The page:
It starts with research that shows how young minds are much more imaginative, but older folks are more traditional and limited when asked to explain things.
Buit, how about this:
But there was a different pattern when it came to the social problems. Once again the preschoolers were more likely to give the creative explanation than were the 6-year-olds or adults. Now, however, the teenagers were the most creative group of all. They were more likely to choose the unusual explanation than were either the 6-year-olds or the adults.
At least an argument for multi-generational input!
The explanation offered might help us think our way into a new vision of ageing:
The answer: Childhood and adolescence may, at least in part, be designed to resolve the tension between exploration and exploitation. Those periods of our life give us time to explore before we have to face the stern and earnest realities of grown-up life. Teenagers may no longer care all that much about how the physical world works. But they care a lot about exploring all the ways that the social world can be organized. And that may help each new generation change the world.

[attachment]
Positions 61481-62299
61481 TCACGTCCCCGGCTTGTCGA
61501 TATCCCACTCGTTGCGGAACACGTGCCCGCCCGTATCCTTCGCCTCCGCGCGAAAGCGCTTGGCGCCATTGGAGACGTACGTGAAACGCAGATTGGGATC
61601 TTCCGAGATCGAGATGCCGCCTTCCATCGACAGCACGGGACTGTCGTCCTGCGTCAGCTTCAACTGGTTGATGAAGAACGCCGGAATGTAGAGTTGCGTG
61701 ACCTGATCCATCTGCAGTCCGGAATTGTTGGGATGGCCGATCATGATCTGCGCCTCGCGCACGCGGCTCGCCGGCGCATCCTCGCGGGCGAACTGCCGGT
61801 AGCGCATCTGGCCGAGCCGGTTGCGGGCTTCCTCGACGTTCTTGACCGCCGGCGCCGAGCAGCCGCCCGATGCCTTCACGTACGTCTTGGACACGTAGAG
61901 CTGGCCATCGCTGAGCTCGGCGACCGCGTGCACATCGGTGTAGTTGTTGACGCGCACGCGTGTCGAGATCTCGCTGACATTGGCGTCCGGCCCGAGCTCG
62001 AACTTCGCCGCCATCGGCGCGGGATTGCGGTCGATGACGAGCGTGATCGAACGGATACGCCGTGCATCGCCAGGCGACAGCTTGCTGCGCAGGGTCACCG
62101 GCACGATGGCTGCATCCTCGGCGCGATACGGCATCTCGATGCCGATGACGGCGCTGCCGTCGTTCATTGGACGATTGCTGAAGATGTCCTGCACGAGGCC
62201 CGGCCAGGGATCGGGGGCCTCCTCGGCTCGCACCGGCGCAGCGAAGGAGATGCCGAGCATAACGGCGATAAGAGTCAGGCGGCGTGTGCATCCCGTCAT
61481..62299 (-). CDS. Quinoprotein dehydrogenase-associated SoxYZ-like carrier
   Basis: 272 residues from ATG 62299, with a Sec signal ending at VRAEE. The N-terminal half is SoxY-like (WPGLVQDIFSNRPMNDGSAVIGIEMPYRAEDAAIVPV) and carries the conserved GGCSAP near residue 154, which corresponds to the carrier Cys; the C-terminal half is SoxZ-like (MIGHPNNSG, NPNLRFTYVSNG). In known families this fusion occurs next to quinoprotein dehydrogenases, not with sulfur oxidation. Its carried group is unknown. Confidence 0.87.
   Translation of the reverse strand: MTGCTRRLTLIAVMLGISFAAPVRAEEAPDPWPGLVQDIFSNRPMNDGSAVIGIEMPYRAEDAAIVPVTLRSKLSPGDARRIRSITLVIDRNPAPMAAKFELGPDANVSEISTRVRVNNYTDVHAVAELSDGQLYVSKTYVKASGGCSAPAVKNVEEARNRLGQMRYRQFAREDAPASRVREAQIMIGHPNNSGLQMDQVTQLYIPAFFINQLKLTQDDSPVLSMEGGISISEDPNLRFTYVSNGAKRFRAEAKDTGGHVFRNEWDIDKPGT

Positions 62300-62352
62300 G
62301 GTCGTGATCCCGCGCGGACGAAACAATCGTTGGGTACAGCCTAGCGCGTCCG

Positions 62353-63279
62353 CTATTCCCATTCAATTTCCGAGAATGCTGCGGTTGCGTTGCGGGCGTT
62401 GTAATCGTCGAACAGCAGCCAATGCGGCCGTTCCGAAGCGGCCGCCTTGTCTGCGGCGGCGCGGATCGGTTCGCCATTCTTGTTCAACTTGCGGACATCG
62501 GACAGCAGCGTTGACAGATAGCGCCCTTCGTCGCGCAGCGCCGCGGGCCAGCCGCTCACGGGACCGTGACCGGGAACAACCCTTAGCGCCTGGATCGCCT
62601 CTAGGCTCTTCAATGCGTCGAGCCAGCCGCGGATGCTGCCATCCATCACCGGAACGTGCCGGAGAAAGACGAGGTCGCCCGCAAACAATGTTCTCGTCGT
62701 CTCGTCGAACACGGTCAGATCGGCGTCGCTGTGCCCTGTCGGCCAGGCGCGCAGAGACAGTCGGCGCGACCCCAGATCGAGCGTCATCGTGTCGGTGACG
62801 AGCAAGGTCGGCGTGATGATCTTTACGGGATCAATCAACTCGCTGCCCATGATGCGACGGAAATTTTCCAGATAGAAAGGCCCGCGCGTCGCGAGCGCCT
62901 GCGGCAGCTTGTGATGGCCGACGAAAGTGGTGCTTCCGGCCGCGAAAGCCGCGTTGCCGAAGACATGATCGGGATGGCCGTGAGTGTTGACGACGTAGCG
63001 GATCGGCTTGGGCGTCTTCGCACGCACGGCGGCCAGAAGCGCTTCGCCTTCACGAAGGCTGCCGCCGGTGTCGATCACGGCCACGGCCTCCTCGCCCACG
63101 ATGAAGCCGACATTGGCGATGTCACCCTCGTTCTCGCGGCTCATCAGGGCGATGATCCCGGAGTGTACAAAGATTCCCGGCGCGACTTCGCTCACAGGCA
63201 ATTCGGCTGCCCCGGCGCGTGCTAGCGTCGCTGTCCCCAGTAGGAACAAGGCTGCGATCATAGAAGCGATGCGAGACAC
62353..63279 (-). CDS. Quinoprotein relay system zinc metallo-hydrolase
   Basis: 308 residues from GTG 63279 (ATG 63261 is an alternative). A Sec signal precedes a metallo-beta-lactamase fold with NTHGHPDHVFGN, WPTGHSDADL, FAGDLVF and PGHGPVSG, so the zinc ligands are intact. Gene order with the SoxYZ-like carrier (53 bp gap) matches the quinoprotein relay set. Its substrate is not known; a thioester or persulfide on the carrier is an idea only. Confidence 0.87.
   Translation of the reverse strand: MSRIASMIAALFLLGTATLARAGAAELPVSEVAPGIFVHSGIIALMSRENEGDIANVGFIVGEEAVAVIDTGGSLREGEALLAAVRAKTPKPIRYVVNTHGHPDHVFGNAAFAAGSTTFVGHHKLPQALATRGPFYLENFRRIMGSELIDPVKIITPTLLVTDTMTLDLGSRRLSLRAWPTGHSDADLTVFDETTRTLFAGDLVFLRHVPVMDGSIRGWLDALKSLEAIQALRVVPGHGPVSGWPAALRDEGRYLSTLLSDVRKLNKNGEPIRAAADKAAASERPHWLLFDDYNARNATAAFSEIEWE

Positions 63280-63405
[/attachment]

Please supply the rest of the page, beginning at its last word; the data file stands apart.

I like to think that, at our best, we are often just like teenagers, precisely because we are no longer responsible for everything. We can dream and imagine — but with the benefit of a lifetimes of learning, including our mistakes and unfulfilled dreams. So, as we move our community into a broader outreach and learning mode, maybe we are more ready than we realize. All we need is the practical support.
Any ideas for how to do the research to explore this? In our strategic plan?
Kendal, the network of which Collington is a part, has a set of 13 goals on sustainability.
The attached is our Sustainability Committee’s Sustainability assessment, lining up goals, progress and additional needed steps with respect to each of those goals.
It has to be read. The Committee and management are deserving of huge praise for our progress and for this clear monitoring and reporting.